Introduction to Task Management Software

Task management is as integral to the project management discipline as a ball to the game of football. Without task management software, there is no project management software.

For this reason, task management software is the primary foundation of any project management application. In other words, there could not be good project management software without very good task management software as an integral part of it.

Task management is the tool for creating and managing tasks through the project’s lifecycle. It includes gathering requirements, planning, status tracking, testing, and creating final reports when tasks are completed.

Individuals use task management tools like a pen and a pad or software tools to organize and accomplish personal goals for every day’s chores.

Teams rely on task management software to collaborate and achieve group goals together. Tasks could have status, start date, due date, people who are assigned to work on them, comments, tags, and files that are attached to them.

More advanced task management systems support dependencies, recurrence, priority, and complexity.

The market is saturated with to-do lists and task management tools of varying maturity and functionality.

The hope of this tutorial is to educate the reader about the attributes of good task management software.

We also aim to clarify terms used by project management practitioners when task management is discussed or planned.

There are three levels of task management software, each targeting different project complexities, team experience, team structure, and team sizes.

I have grouped these task management tools as beginners, Intermediate, and advanced. For each, the required attributes and functionality are listed and explained.

Beginners Task management software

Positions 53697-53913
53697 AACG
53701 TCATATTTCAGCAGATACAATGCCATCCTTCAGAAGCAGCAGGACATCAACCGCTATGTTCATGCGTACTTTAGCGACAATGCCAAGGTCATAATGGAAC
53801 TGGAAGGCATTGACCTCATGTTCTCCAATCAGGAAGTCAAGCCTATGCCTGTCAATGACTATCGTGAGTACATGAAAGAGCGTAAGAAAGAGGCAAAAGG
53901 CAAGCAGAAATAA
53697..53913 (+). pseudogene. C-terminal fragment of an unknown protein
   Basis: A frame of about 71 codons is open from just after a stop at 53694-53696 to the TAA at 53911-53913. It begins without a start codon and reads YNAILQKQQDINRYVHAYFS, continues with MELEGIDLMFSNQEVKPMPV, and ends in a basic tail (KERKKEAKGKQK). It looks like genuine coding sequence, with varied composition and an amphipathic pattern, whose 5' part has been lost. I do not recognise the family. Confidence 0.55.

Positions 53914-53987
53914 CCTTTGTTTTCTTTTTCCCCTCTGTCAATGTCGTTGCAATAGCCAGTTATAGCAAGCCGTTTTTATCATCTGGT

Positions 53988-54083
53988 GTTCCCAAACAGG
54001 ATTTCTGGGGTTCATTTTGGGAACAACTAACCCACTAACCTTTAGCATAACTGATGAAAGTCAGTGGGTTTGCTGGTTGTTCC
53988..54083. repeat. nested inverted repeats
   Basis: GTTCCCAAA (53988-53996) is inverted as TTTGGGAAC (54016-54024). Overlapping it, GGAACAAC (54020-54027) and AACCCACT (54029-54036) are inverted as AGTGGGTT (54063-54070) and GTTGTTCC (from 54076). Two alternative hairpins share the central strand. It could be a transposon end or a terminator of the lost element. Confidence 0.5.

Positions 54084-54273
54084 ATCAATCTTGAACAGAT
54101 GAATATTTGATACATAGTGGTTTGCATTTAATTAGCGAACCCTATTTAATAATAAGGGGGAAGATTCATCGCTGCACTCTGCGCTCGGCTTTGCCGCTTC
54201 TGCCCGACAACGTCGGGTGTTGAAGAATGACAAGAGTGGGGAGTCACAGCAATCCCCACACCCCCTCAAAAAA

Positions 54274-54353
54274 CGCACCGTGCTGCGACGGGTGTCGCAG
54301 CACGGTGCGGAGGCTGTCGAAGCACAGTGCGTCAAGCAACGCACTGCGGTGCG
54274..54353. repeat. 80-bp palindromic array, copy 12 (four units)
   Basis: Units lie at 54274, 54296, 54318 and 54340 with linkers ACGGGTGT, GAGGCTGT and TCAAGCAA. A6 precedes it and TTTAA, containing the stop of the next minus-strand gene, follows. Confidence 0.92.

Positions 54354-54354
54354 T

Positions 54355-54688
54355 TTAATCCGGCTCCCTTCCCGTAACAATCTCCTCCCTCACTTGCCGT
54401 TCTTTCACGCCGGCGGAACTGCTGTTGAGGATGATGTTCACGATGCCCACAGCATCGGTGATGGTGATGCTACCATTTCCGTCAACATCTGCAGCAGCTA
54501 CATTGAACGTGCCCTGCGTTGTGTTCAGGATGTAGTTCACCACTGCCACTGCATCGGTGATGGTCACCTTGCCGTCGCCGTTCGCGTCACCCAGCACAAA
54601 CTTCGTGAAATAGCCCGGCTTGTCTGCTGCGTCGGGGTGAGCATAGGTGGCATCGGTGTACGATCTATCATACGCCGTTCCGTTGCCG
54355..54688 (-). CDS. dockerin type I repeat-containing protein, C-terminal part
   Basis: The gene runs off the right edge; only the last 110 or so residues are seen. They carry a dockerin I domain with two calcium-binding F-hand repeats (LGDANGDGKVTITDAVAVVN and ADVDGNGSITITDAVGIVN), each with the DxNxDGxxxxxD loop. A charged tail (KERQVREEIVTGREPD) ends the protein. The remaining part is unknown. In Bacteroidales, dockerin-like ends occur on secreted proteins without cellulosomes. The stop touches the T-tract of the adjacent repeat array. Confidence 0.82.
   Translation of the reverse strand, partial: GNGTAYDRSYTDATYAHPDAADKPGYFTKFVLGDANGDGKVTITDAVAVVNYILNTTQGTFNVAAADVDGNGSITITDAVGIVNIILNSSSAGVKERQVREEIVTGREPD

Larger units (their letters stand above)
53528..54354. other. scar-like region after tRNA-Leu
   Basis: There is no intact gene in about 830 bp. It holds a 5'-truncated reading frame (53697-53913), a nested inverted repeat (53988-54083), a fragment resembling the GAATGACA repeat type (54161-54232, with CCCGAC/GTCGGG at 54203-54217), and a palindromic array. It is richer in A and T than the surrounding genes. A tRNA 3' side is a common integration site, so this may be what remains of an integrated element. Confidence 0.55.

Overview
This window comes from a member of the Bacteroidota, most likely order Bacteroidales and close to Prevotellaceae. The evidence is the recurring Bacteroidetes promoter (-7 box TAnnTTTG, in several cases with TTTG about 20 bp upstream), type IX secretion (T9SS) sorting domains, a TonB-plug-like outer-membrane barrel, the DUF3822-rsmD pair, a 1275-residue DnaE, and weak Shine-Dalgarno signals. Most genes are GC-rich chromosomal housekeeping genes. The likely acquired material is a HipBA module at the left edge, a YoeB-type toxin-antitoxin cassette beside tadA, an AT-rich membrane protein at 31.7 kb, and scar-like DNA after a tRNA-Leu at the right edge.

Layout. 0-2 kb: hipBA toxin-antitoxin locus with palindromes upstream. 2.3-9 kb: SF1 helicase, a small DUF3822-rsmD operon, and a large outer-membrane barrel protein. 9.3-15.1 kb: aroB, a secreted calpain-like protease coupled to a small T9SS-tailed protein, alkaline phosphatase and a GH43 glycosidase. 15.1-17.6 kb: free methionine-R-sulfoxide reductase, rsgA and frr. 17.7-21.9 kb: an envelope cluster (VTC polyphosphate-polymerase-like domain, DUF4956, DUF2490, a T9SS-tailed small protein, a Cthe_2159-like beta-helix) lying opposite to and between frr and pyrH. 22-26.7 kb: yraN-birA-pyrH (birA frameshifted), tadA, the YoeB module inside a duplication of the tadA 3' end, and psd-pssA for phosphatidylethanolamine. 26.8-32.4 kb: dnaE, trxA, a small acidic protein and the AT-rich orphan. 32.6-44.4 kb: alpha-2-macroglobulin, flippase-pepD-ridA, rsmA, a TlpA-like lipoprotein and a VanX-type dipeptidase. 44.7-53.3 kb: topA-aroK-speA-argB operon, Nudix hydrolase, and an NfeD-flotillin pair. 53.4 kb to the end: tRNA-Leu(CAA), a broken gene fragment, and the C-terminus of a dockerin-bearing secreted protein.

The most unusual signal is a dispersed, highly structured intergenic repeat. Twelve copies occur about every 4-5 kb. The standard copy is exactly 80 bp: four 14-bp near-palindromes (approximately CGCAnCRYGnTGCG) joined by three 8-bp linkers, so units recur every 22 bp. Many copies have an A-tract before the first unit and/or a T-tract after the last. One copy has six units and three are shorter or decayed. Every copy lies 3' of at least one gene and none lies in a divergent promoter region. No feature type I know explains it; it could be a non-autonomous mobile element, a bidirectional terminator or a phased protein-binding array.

When managing tasks for personal use or simple projects all the functionality provided by the advanced task manager is not needed.

Here we have listed the minimum functionality needed to complete basic personal or simple projects.

  1. Title: A task should have a title; this helps to state the reason for the task in one simple sentence.
  2. Description: Task description is used when the task title is not enough and more information should be given to the person the task is assigned, to make things clear.
  3. Start date: When the task starts
  4. Due date: When the task ends
  5. Assigned to: Individual who is responsible for completing this task
  6. That is all needed for a simple task manager to provide. Most to-do lists have this level of functionality. Quite a lot could be accomplished even with is simple task management system. An example if simple project management is Asana.

Intermediate task management software

For more advanced projects when a few people work together, the task manager needs to provide more functionality and features than listed above to be effective.  In addition to all features listed above, this type of task manager needs to provide the following:

  1. Recurrence: In many projects, a task is repeated daily, weekly, or monthly. A recurring task helps to simplify this by creating the task once and using it as many times as needed.
  2. File attachment: To support task description or files needed to accomplish or verify the task, the task manager should have a facility for attaching files to tasks. The incorporation of third-party file storage systems like Google Drive and DropBox is a big plus.
  3. Status: The clear showing of a task’s status is very important and can trigger action by the project manager or the team as a whole. A task could have one of the following states:
    • Backlogged
    • Open task
    • Assigned
    • Worked on
    • Late
    • On-time
    • Completed
    • Failed
    • Forwarded
  4. Tagging: A good task manager provides tagging to label tasks for easier search and grouping.
  5. Search: A good task manager provide a search by different attributes like assigned to, status, and tags.
  6. Percentage completed: This provides a tool for the person working on the task to tell the rest of the team what percentage of the task is completed at any given time.